Hearing Food and Tasting Color with Psychedelics

By Suzannah Weiss on August 14, 2018

The first time I dropped acid, my friend put on some techno music, telling me the drug would give it cool effects. It did indeed. With each note, it felt as if someone were tapping on my skin. I wondered if I was actually feeling the sound vibrations. More likely, though, this was happening because psychedelics cause synesthesia, or the mixing of senses. While my synesthesia involved the melding of touch and sound, some describe “hearing” colors, “seeing” music and other combinations of sense.

“Sometimes, I'll taste a color on my tongue,” says one anonymous 25-year-old content strategist in Brooklyn. “Other times, I'll feel sensations from other colors. I had a very intense experience while using 2C-B—a synthetic mixture of acid and molly—while at Burning Man in 2017. I had been feeling warm from different warm-tone colors—yellow, orange, magenta and red—and when I went into a dome that was mostly colored red and orange, I began to overheat. My partner pulled me away from the dome to look at cooler-toned colors. We found a yellow-green car, and when I looked at it, not only did I cool down, I also could see the colors pulsating from the psychedelic effect that was creating a tone with every pulse, so in an effort to control one synesthesia episode, I experienced another."

Another common experience is seeing objects “breathing.” This may not seem like synesthesia at first glance, but if you pay close attention, you might notice that the sensation of your lungs filling with air is triggering these visuals.

“When you breathe, the sound/feeling of your own breath also engages your visual cortex, causing you to perceive things—the walls, your bed, etc.—to be breathing,” says Chris Rice, author of On Culture: Small Minds, Big Business, and the Psychedelic Solution and director of Mushroom: A Lost History.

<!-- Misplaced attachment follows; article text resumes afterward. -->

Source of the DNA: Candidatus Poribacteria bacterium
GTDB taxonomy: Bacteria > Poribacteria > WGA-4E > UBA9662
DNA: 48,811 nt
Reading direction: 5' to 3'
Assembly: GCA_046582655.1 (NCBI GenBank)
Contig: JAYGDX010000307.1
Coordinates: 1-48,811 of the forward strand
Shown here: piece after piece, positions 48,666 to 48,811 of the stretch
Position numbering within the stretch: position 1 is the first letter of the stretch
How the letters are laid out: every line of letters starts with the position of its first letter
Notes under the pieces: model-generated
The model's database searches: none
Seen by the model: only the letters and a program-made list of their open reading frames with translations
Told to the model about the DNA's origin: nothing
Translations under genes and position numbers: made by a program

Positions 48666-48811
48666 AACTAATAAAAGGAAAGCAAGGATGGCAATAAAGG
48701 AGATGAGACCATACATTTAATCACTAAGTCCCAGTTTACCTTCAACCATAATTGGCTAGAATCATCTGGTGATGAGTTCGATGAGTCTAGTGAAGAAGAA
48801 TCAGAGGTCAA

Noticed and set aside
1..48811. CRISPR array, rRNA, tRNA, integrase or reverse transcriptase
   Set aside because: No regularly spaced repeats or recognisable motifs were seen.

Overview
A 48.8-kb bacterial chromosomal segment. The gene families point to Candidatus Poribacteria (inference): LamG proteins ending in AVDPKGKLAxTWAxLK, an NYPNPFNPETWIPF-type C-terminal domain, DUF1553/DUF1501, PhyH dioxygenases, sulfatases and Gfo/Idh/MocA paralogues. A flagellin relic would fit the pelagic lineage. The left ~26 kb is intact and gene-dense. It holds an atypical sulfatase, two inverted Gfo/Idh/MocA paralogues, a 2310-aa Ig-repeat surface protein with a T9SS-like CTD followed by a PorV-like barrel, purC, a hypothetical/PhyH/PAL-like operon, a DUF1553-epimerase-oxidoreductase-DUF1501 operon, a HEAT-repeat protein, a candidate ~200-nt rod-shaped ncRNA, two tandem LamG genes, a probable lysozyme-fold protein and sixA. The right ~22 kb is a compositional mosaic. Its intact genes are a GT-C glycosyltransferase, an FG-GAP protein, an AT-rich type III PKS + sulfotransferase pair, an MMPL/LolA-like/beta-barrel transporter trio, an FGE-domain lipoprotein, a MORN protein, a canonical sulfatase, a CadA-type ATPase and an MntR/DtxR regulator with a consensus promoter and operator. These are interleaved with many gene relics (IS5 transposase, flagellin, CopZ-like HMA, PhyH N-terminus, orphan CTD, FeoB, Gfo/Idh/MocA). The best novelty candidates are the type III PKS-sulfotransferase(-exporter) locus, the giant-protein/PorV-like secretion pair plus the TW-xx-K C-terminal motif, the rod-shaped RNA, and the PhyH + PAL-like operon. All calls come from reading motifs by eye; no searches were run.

Many psychedelic users have had experiences like these.

“Most phenomenological recounts of psychedelic experiences, particularly LSD or psilocybin, are particularly rich in synesthetic content,” says James Giordano, professor of neurology and biochemistry at Georgetown University Medical Center. “Multiple integration of sensory phenomena will create a richness or a distinct flavor they experience.”

When you get synesthesia, the boundaries between different sensory processing areas in your brain disintegrate, Giordano explains. “When we are little babies, we probably process senses in a very multifactorial way,” he says. “Our senses overlap.”

Then, as we get older and use our senses more, we learn to distinguish between different types of stimuli and suppress the connections between different sensory processing areas in our brains so we don’t confuse them.

Psychedelics un-suppress these connections by disrupting a pattern of neural wiring called the “default network,” says Rice. “On a day to day basis, healthy adults operate in what is referred to as ‘default neural mode’ or the ‘default mode network,’ which more or less equates to finely grooved pathways through which your brain typically operates.”

“What a psychedelic drug can do is disinhibit the usual pattern of network activity in the brain,” explains Giordano. “It can alter the default network and, as a result, it opens up possibilities from multiple networks of sensory processing and integration and opens up the possibility that people will experience synesthesia. Some people find that to be very creatively rich, and others find it to be a little terrifying.”

Some people experience synesthesia innately without any psychoactive substance, but as far as Rice knows, there’s no other way to artificially induce it. Psychedelics’ ability to eradicate the boundaries we impose on the world is one of their biggest appeals.

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